When we first launched Something Rhymed, a year ago now, concerned well-wishers expressed scepticism about whether we’d discover twelve pairs of historic female writer friends to profile each month over the course of 2014.
Thanks to our close-knit community of readers from around the globe, the reverse has in fact been true. You’ve helped us to unearth many more female collaborations than we could possibly have envisaged at the beginning of the year. With such a treasure trove of hidden friendships still to explore, we intend to keep sharing our findings here in 2015.
The collaborations we’ve explored so far were sometimes illicit, scandalous and volatile; sometimes supportive, radical or inspiring. And so, we’ve increasingly found ourselves asking why they have been consigned to the shadows.
To mark the end of Something Rhymed’s first year, here are our top ten ideas on why the friendships between some of our most famous female writers still have a cloak of secrecy about them:
- Women writing in the past had more opportunities to converse in the parlour than in the pages of literary magazines.
- For reasons of propriety, for example, Harriet Beecher Stowe felt that she could not write an obituary in the Atlantic for her long-time friend and confidante, George Eliot.
- The marked harmony and lifelong endurance of many of these writing partnerships cost them copy.
- Charlotte Brontë and Elizabeth Gaskell bonded over their shared experience of infamy since they had both become mired in scandal for daring to pen biting social criticism. However, this enduring friendship often gets written off as a mere acquaintanceship. Could marked harmony also account for why so few of us have heard about the unlikely friendship between Ruth Rendell and Jeanette Winterson?
- Friendships between women are often neglected in favour of a female author’s intense or turbulent relationships with men.
- On January 1st we will reveal an intimate friendship that fits into this category…
- The literary status of some of our writer heroines has suffered because their genre, style or subject matter was particularly associated with women.
- This is certainly true of Nora Lefurgey, the diarist, and L. M. Montgomery, the children’s writer.
- Some of the pairs shared an alliance so radical that others refused to believe that it could possibly have thrived.
- The friendship between Zora Neale Hurston and Marjorie Kinnan Rawlings bravely transgressed racial divides, and Jane Austen and Anne Sharp defied the barriers between servant and employer.
- Other collaborations challenged core mythologies about female authors: the well-bred lady; the solitary eccentric; and the suffering genius.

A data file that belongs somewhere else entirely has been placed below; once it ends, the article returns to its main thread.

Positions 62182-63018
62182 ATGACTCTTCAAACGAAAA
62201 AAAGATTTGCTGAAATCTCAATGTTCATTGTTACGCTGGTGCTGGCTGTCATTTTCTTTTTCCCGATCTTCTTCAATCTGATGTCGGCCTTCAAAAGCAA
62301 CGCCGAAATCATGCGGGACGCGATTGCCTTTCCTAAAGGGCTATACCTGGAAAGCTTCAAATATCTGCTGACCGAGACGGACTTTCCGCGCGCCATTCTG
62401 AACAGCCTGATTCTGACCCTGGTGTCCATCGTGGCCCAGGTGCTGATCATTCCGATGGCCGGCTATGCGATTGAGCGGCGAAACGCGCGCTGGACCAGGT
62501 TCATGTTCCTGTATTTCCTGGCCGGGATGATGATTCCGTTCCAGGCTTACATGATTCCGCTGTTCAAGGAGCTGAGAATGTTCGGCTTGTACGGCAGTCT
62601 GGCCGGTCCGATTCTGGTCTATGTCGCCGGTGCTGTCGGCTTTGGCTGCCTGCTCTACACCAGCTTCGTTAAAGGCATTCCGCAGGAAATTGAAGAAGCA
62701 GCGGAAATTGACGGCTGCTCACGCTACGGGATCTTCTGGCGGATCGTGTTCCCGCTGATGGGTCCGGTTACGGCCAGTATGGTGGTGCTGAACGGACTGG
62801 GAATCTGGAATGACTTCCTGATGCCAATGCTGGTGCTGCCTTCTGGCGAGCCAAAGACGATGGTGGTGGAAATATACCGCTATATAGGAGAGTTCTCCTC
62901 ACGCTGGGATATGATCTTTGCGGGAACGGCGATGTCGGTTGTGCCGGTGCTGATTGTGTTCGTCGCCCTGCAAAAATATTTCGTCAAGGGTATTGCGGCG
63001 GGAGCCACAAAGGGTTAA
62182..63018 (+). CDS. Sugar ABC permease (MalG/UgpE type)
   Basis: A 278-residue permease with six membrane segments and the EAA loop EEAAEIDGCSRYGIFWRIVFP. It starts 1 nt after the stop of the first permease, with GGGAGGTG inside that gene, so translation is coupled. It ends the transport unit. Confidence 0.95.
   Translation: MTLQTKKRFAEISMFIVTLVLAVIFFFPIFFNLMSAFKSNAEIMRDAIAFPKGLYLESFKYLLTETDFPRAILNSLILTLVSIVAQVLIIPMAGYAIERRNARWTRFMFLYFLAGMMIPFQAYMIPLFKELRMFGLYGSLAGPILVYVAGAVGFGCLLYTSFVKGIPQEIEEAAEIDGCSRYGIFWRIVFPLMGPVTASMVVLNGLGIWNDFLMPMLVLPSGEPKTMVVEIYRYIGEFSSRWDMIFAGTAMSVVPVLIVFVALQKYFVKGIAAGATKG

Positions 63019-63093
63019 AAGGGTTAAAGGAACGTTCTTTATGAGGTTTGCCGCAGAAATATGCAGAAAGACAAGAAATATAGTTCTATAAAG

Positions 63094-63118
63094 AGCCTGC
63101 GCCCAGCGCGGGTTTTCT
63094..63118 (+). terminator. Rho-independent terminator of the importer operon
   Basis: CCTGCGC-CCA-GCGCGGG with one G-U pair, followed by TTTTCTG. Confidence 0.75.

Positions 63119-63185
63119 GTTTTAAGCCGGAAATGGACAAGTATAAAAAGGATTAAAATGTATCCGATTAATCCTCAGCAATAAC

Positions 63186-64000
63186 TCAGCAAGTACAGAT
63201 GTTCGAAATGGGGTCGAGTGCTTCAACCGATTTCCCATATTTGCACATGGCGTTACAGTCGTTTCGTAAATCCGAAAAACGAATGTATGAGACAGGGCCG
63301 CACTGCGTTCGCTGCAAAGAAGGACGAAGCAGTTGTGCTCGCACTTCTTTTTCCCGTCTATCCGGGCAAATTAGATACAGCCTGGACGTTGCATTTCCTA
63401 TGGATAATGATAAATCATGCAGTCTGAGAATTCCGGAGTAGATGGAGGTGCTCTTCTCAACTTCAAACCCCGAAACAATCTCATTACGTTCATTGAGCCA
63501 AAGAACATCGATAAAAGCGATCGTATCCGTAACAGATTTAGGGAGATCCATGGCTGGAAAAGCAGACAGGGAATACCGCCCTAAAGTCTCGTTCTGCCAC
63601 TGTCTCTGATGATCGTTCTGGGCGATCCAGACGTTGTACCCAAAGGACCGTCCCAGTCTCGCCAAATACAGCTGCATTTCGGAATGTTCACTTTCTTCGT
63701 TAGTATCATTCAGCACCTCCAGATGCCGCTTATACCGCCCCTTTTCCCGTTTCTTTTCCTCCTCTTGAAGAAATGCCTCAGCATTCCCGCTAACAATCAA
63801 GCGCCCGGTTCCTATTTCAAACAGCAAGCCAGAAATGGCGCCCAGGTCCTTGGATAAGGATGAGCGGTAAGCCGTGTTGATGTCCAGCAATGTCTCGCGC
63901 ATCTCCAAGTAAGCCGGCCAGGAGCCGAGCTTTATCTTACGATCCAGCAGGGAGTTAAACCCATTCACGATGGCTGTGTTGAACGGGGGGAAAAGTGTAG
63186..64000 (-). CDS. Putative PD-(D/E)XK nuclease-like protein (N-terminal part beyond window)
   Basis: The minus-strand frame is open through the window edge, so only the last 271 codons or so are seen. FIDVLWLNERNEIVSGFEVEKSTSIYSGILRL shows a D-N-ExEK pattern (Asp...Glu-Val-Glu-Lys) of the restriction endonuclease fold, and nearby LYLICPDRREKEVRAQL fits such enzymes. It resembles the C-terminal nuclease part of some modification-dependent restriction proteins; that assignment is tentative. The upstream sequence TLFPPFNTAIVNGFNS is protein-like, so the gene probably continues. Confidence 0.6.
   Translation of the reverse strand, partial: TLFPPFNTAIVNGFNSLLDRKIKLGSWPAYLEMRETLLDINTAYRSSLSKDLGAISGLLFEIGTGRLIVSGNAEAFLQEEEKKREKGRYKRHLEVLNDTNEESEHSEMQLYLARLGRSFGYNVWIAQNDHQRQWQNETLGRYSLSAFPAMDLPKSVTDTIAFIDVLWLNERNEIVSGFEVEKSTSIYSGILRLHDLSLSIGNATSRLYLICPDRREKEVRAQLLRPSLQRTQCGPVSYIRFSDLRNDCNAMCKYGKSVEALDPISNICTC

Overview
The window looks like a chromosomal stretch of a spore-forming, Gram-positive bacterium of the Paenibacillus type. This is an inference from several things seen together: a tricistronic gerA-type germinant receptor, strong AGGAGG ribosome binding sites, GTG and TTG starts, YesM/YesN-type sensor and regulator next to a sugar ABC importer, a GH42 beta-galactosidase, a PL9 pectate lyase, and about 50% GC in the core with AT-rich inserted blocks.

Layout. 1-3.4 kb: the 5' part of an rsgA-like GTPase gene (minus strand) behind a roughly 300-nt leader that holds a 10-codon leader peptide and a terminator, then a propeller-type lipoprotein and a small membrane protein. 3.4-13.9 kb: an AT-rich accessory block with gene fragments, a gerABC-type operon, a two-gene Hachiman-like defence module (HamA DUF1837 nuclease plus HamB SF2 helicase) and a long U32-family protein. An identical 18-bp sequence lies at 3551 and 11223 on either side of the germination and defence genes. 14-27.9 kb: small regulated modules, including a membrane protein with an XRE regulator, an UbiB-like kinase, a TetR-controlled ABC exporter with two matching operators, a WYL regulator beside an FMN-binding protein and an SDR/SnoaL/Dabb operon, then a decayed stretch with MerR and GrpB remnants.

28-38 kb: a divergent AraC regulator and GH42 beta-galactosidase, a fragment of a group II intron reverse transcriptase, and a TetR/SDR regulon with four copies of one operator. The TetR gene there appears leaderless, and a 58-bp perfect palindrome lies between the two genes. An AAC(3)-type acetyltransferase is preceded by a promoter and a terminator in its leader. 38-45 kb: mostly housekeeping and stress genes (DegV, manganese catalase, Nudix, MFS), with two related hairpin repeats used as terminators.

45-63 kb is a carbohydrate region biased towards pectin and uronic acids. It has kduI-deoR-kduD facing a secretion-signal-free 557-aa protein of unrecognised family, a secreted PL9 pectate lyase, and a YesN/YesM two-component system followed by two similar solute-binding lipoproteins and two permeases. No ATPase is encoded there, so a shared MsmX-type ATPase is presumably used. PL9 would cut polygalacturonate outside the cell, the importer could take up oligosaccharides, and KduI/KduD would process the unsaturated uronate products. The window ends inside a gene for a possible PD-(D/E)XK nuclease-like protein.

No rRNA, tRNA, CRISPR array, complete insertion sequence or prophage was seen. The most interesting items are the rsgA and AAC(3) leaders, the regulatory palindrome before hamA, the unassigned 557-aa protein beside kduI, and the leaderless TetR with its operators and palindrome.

- The alliance between Emily Dickinson and Helen Hunt Jackson challenges the mythology of the poet as a crazed recluse, and the support Jean Rhys received from Diana Athill complicates her image as a suffering genius.
- Popular perceptions of female friendship still struggle to allow for the kind of rivalry embraced by some of our writer forebears.
- Katherine Mansfield and Virginia Woolf, our first profiled pair, are a great example of this.
- Rumours of lesbian affairs sometimes actually seem easier for commentators to accommodate than the possibility of an intellectual partnership between women.
- Vera Brittain and Winifred Holtby knew all about this.
- Close friendships between girls might be all well and good but, after marriage, women have traditionally been expected to devote themselves primarily to their husband and offspring.
- For this reason, Maxine Kumin and Anne Sexton kept their friendship intensely private for many years.
- Historically, female collaboration was considered subversive and therefore taboo.
- And yet, the subversive nature of these friendships between women makes them powerful sources of transformation: Maya Angelou’s Nobel party for Toni Morrison, for instance, both celebrated the achievements of a fellow African American author and challenged their government’s failure to do so itself.
Working together on Something Rhymed this year, we have experienced some of the most jubilant moments in our own friendship (as well as some of the most fraught!). But, from Eliot and Stowe – who taught us the importance of candour – to Mansfield and Woolf – who showed us that rivalry can be a positive force – we are learning how to keep our own collaboration on course. And, with your support, we will continue to celebrate the secret sisterhood between our trailblazing forebears, finally bringing it centre stage.